As emerging technologies such as the internet of things and autonomous vehicles expand the scope and volume of traffic transmitted over public communications networks, new data types are enabling novel intelligence sources for law enforcement agencies (LEAs). Regulation of these sources differs significantly from the historical focus on interpersonal communications, however, and while not all these machine-to-machine transmissions will ultimately fall under the legal authority of the US Communications Assistance for Law Enforcement Act (CALEA) or similar regulations worldwide, the broader impact on lawful intelligence is clear.
To address increasing traffic, communication service providers (CSPs) are employing network slicing technology, which allows the prioritization of specific classes of network traffic by governing access to shared resources, especially in a cloud context. This supports Quality of Experience (QoE) and Quality of Service (QoS) requirements, especially for latency-sensitive or otherwise-critical workloads, as data volumes continue to grow. It also provides an emerging, beneficial category of rich intercept-related information (IRI) to help LEAs derive the greatest possible benefit from data resources.
How Network Slicing is Offered and Monetized by CSPs
Fundamentally, network slicing allows multiple end-to-end logical networks on the same physical network infrastructure. The slices are multiplexed together, but each guarantees a distinct set of resources tailored to individual application requirements. Using this approach, the CSP ensures adherence to throughput, latency, reliability, and security requirements for any number of traffic categories, regardless of overall congestion or related issues.
Thousands of slices can coexist on a shared network, each with its own distinct QoE and QoS properties. The slicing schema can also be provisioned and modified dynamically as needed, which enables automation. Slices provisioned by a CSP operate independently of differences in topology and equipment as traffic traverses multiple networks. This capability is defined within the 5G standard by 3GPP specifications, dramatically improving on 4G and previous generations, which required separate, complex physical networks or VPNs for each type of traffic.
From the CSP perspective, network slicing provides revenue opportunities from premium service tiers. High-performance slices may support safety-critical applications for industrial automation or connected vehicles, or latency-sensitive ones such as gaming or communications, for example. More generally, network slicing can tailor resources to individual traffic types even within a given use case, such as providing low latency for vehicle-to-vehicle collision avoidance and high bandwidth for in-vehicle infotainment. Network slicing can also be used to offer services that are specific to individual CSP customers, such as dedicated network resources across the public internet.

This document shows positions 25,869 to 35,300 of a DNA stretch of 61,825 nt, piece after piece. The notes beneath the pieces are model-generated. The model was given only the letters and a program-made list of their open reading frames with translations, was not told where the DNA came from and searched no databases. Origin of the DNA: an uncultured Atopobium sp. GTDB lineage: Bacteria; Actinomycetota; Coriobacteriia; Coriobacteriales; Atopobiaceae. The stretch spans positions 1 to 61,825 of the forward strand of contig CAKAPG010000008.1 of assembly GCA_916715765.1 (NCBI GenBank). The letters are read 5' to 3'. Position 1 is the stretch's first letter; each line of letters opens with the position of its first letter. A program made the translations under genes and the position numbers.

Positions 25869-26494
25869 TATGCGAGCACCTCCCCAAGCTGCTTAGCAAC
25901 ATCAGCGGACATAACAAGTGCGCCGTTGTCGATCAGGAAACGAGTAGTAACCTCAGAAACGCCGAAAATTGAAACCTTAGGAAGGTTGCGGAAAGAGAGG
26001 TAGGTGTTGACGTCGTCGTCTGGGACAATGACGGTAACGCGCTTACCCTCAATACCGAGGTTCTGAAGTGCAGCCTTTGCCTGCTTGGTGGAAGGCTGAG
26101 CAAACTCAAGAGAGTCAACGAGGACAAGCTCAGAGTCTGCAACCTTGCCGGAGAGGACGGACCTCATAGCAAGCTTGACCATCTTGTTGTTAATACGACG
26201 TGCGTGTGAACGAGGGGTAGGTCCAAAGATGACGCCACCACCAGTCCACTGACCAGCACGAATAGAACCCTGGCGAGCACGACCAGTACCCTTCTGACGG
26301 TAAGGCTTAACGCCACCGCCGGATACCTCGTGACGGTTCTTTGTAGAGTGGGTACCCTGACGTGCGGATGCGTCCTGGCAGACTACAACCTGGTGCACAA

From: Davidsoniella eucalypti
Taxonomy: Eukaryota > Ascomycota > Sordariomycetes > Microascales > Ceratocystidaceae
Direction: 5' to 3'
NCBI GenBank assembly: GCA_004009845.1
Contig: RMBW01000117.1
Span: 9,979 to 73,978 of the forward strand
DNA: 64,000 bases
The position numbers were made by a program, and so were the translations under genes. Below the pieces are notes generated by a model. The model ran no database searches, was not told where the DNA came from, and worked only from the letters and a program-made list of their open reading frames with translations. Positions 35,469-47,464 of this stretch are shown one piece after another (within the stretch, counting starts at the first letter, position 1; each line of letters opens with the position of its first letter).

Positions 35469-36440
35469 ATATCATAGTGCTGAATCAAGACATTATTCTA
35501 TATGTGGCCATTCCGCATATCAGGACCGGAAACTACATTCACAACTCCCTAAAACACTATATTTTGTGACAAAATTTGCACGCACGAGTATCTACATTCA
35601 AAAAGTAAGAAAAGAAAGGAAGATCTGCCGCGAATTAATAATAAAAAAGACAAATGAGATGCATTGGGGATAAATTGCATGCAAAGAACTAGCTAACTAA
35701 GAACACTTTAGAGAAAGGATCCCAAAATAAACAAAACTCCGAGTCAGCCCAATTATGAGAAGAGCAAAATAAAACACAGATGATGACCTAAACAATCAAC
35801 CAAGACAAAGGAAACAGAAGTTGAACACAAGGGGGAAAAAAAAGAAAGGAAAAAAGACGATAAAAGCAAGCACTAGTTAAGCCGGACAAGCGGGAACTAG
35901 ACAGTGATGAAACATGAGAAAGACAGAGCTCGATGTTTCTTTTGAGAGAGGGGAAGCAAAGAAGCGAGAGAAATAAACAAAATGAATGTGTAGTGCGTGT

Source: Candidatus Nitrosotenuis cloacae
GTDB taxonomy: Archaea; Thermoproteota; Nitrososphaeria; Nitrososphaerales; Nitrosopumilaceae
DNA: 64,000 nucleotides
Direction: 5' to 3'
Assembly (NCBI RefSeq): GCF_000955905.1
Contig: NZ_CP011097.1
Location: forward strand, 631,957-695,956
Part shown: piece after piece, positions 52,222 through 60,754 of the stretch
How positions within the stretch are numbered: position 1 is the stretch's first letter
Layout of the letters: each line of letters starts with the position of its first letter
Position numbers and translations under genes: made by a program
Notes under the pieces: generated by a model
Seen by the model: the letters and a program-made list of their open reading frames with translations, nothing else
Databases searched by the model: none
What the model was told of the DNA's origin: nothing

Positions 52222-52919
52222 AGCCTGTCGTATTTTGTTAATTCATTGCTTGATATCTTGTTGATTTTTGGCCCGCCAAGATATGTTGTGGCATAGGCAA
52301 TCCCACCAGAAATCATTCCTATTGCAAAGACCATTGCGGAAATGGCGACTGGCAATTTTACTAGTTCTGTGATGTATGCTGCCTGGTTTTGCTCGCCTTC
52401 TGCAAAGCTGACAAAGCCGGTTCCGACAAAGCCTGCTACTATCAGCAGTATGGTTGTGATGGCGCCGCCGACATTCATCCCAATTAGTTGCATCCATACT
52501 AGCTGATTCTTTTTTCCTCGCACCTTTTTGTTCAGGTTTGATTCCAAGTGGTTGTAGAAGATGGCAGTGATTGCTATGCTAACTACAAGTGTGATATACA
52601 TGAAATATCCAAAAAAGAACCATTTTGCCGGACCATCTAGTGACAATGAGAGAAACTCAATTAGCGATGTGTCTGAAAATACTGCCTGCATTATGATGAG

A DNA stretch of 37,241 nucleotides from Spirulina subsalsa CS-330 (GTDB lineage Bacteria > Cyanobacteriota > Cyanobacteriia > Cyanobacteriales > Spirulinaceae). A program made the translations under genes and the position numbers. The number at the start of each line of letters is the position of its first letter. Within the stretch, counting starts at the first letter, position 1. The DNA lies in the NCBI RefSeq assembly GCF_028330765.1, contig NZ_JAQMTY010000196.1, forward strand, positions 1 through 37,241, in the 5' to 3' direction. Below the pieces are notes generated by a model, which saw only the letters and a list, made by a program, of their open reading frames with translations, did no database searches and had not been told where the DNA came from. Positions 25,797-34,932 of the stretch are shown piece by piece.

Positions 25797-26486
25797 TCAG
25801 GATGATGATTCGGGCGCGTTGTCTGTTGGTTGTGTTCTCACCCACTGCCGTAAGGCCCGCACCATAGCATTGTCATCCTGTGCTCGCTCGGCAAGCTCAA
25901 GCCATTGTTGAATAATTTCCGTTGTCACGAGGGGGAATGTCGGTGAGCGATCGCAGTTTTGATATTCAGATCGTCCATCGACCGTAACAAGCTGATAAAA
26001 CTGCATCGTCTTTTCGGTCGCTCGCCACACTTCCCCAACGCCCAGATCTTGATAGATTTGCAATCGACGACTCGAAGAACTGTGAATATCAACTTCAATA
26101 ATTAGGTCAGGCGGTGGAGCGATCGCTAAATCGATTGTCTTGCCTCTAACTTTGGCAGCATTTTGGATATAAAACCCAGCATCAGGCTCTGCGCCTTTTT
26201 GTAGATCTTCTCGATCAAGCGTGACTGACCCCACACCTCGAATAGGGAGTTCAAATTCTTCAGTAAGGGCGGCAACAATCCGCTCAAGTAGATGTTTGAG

Benefits of Network Slicing for Lawful Intelligence
Network slice information provides an additional IRI data point for LEA analysts, adding substantial investigative value. For example, an investigation might benefit from being able to identify the employer of a subject of interest. In the simplest cases, that task may only require contacting a known business to verify employment. On the other hand, such an approach can be inappropriate when that business is the subject of the investigation or if no information is available to suggest a likely employer.
The existence of a CSP’s network slice for a specific corporate customer may enable an LEA to associate intercepted data with that customer where it otherwise couldn’t, revealing the subject of interest’s employer. This context can then help LEAs target queries more effectively against certain traffic types and sources within intercepted datasets.
Network Slicing and Privacy Concerns